It has been suggested that exercise intensity is of importance in the regulation of increase in pro-inflammatory molecules, but there is still a debate about the effect of duration on these molecules. Therefore, the effect of exercise duration on the serum concentrations of interleukin-6 (IL-6), tumour necrosis factor-α (TNF-α), soluble form of intercellular adhesion molecule-1 (sICAM-1), and matrix metalloproteinase-9 (MMP-9) was studied in 22 half-marathon (HM) and 18 marathon (M) male amateur runners who completed their exercise task in 1.8 ± 0.2 (mean ± standard deviation) and 3.6 ± 0.4 h, respectively (thus, average speed was 11.7 ± 1.5 and 11.9 ± 1.8 km h−1, respectively). Blood was sampled 2 days before, 15 min after, and 28 h after the race. IL-6, TNF-α, and MMP-9 always increased immediately after exercise, but the increase was larger (P < 0.05) in M versus HM (∆IL-6: 31 ± 24 vs. 5 ± 4 pg ml−1; ∆TNF-α: 1.7 ± 1.9 vs. 0.5 ± 0.8 pg ml−1; MMP-9: 288 ± 216 vs. 145 ± 128 ng ml−1, respectively). sICAM-1 also increased with exercise, but similarly in M and HM (20 ± 40 vs. 23 ± 32 ng ml−1, respectively). Only sICAM-1 remained elevated 28 h post-exercise in both HM and M, while IL-6, TNF-α, and MMP-9 returned to pre-exercise levels. Competitive HM and M races induce significant increases in IL-6, TNF-α, sICAM-1, and MMP-9 concentrations. As HM and M runners performed the competition with similar absolute intensity, the difference in response between the groups suggests that exercise duration is of importance in the regulation of IL-6, TNF-α, and MMP-9, but not sICAM-1 concentrations in response to prolonged running.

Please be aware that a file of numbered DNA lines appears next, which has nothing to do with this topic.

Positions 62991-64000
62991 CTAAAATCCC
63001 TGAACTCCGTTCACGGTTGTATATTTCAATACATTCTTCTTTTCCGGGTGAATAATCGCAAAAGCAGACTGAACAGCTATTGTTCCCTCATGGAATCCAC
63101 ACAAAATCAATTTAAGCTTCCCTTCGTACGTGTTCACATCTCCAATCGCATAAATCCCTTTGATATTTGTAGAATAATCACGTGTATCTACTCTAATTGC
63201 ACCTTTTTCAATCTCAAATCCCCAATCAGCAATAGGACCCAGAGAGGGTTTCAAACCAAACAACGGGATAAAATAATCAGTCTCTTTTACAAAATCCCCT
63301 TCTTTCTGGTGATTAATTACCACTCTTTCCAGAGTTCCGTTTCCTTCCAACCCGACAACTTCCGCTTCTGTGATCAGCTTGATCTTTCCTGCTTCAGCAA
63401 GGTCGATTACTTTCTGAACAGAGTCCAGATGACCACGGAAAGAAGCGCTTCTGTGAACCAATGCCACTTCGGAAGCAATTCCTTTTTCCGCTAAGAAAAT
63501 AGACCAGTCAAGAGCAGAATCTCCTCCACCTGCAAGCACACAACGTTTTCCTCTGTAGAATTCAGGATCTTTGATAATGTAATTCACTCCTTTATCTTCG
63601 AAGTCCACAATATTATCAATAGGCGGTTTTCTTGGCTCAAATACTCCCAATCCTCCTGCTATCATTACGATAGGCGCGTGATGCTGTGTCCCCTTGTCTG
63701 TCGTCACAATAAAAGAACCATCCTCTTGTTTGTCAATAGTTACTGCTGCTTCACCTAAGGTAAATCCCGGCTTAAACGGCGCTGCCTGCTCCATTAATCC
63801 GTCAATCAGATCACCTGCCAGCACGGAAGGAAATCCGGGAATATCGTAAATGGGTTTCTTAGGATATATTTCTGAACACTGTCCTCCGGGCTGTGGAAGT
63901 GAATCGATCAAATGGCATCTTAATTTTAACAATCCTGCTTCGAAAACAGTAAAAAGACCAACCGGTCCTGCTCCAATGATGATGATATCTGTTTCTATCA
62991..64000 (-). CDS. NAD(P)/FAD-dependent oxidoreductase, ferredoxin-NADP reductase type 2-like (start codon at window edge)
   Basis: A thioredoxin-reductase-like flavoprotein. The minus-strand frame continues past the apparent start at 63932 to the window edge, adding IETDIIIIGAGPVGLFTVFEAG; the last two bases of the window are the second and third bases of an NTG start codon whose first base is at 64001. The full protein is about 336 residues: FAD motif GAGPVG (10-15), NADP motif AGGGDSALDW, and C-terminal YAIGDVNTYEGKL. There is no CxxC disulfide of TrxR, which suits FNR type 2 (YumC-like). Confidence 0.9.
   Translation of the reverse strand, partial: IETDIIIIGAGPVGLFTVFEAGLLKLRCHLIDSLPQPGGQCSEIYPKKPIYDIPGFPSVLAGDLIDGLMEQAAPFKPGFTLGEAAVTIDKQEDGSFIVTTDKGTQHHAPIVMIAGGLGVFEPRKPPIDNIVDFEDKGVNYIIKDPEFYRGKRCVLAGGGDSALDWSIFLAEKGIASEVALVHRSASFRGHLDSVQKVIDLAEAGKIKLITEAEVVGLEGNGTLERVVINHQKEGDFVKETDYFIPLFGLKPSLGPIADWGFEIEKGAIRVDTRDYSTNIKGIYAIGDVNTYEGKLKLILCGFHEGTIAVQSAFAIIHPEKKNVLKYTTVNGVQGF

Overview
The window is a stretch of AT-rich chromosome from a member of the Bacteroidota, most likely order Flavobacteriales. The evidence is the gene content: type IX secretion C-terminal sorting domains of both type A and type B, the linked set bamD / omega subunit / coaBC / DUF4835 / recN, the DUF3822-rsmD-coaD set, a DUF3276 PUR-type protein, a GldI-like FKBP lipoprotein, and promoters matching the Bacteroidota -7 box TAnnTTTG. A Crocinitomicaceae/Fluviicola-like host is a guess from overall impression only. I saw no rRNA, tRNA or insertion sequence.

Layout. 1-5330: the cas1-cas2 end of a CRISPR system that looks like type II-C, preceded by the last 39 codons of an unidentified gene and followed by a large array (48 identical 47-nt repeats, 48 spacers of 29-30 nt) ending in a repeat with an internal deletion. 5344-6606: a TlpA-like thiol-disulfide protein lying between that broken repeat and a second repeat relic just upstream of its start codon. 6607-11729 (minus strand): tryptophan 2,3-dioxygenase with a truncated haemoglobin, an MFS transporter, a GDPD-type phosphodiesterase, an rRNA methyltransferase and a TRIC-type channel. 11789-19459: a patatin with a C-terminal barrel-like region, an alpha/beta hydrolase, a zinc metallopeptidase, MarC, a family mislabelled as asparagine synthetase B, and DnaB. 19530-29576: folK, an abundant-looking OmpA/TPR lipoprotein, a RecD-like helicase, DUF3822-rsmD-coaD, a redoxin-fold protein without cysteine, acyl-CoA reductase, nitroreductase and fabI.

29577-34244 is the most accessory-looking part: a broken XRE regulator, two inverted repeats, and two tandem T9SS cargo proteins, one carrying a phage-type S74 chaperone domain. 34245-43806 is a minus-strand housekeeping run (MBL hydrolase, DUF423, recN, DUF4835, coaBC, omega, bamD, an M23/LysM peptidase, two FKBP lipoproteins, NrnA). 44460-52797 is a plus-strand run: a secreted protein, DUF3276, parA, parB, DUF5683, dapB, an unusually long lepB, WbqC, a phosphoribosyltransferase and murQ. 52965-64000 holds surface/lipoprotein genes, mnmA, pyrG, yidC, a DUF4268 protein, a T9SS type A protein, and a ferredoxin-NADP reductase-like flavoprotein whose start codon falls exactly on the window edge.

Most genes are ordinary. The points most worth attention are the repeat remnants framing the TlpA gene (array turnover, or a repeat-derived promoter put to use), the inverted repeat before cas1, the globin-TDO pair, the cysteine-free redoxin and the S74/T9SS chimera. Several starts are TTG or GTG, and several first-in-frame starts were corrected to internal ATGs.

European Journal of Applied Physiology, 2013, Vol 113, Issue 4, p. 851-8